Malta was left stunned today with the news that Yorgen Fenech, one of the nation’s most powerful businessmen, was arrested on suspicion of masterminding the assassination of Daphne Caruana Galizia.
But who is the man suspected of carrying out this brutal murder?
Yorgen Fenech is the son of the late businessman George Fenech and the grandson of Tumas Fenech, after whom their business group was named.
With a foothold in five industries – hospitality, property, gaming, energy and shipping – the Tumas Group is one of the most powerful business groups on the island and its assets were worth over €350 million as of 2017.
It owns the Portomaso Business Tower, which is currently Malta’s tallest building and which houses Club Twenty Two, one of the country’s most luxurious nightclubs. It also owns the adjacent Hilton Hotel, Portomaso Casino and the Blue Elephant restaurant.
Along with the Singapore-based Portek Group, Tumas owns Valletta the Gateway Terminal, a company which in 2006 was awarded a 30-year concession to operate and manage the Grand Harbour.
And along with the Gasan Group, Tumas is behind the Quad Business Towers in Mrieħel, which looks set to become one of Malta’s next major business hubs.
It is also in negotiations to enter into a joint venture with MIDI, the consortium behind a major Manoel Island development project.
Then in 2013, Tumas branched out into the energy sector as part of the ElectroGas consortium which was eventually selected to build and operate the LNG power station in Delimara. This project was a major electoral pledge by the Labour Party back in 2013, with its argument being that it was necessary reduce electricity tariffs.
Former Energy Minister Konrad Mizzi had heavily promoted this project ahead of the election, while Prime Minister Joseph Muscat had gone so far as to promise to resign if the project wasn’t completed on time, a promise he ended up breaking.
ElectroGas is equally owned by three companies – German conglomerate Siemens, Azeri state energy company Socar and GEM Holdings, a Maltese business venture.
Tumas and Gasan own a third of GEM Holdings while the other third is split into thirds. Two thirds are owned by the Apap Bologna family, while the remaining one third is held by a company owned solely by Yorgen Fenech. Fenech is personally listed as one of three ElectroGas directors.
In April 2018, Fenech was revealed to be the owner of 17 Black, one of two Dubai companies named in a leaked email that Nexia BT partner Karl Cini had sent Mossack Fonseca, requesting the Panamanian law firm to open bank accounts for Mizzi’s and Schembri’s companies with the Witherbotham bank in the Bahamas.
In the email, Cini stated that Schembri’s and Mizzi’s main target clients will be Dubai companies called 17 Black and Macbridge and that these two companies will transfer €150,000 a month to Mizzi’s and Schembri’s companies.
The Daphne Project, an international journalistic collaboration set up to complete Caruana Galizia’s work, revealed that 17 Black’s bank account at the Noor Bank in Dubai had received three payments – one single payment of €161,000 from Mario Pullicino, the local agent for the tanker supplying gas to the LNG power station, and two separate payments amounting to €1.1 million from an Azeri security guard.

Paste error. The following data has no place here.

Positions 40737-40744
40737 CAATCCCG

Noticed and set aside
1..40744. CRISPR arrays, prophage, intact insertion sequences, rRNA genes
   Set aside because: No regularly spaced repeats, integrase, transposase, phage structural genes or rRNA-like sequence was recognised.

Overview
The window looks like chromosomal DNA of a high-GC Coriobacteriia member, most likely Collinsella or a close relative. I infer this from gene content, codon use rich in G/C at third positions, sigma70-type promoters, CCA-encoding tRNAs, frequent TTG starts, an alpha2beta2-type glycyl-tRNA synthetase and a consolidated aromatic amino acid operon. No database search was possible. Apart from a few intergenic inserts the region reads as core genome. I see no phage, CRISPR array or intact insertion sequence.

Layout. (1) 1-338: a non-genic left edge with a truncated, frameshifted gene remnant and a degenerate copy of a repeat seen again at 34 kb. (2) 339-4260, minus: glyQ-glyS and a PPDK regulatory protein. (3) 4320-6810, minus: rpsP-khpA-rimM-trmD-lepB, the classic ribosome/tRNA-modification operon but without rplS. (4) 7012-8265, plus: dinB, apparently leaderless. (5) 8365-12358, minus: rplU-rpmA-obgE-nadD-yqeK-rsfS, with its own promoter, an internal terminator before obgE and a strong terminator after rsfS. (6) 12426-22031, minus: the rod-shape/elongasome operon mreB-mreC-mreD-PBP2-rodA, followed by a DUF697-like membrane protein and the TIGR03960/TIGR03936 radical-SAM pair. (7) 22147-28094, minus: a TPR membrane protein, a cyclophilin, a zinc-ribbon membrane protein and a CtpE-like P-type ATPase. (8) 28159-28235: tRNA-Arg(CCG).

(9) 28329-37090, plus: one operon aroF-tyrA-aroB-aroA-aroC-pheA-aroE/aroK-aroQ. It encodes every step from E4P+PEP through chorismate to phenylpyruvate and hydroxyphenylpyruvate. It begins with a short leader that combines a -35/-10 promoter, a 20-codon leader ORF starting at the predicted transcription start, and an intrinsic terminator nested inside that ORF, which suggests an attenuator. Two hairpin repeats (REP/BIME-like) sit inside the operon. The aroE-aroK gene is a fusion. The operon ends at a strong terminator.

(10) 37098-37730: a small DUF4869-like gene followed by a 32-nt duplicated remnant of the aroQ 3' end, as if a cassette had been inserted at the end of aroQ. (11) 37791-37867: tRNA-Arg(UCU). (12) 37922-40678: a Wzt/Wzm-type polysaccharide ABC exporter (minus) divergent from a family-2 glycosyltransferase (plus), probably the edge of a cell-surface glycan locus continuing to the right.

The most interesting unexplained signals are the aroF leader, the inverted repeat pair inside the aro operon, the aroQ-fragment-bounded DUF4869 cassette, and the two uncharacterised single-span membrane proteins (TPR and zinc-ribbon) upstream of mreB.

The identity of Macbridge has not been revealed, but Schembri has said that both it and 17 Black had been included in draft business plans for his Kasco business group as potential clients, but that neither he nor any of his companies had ever conducted any transactions with either of them.
Daphne Caruana Galizia herself had announced the existence of 17 Black in a cryptic blogpost published in February 2017, but she gave no indication that it was owned by Fenech. Indeed, Caruana Galizia only mentioned Fenech once in her blog – back in October 2013 after ElectroGas was announced as the winning bidder for the power station project.
However, a few months before her assassination in October 2017, the journalist received a massive cache of documents from ElectroGas, including the original version of the government’s contract with the consortium.
These documents were later released to the Daphne Project, which reported that the contract is seeing Maltese taxpayers losing out on tens of millions of euro. This is because Malta’s energy company Enemalta has bound itself into purchasing a set amount of LNG from ElectroGas every year for 18 years. Electrogas in turn has agreed to purchase LNG from Azeri state-owned Socar, one of the three Electrogas partners, for ten years.
A number of energy experts had questioned the logic behind this deal, arguing that it was unusual for ElectroGas to pay millions to Socar to act as a middleman instead of purchase its LNG directly from Shell.
Earlier this year, Yorgen Fenech was named as a minority shareholder of Maltese gaming company, L & L Europe Limited, during an investigation into gaming companies operating illegally in Norway.
The Tumas Group’s website names one of the business group’s interests as the Tumas Fenech Foundation for Education in Journalism, a social corporate responsibility initiative which was set up to train Maltese journalists.
In a bitter turn of events, the Foundation last year sponsored the Institute of the Maltese Journalists’ Gold Award, its highest recognition for people working in journalism. The award winner just so happened to be Daphne Caruana Galizia…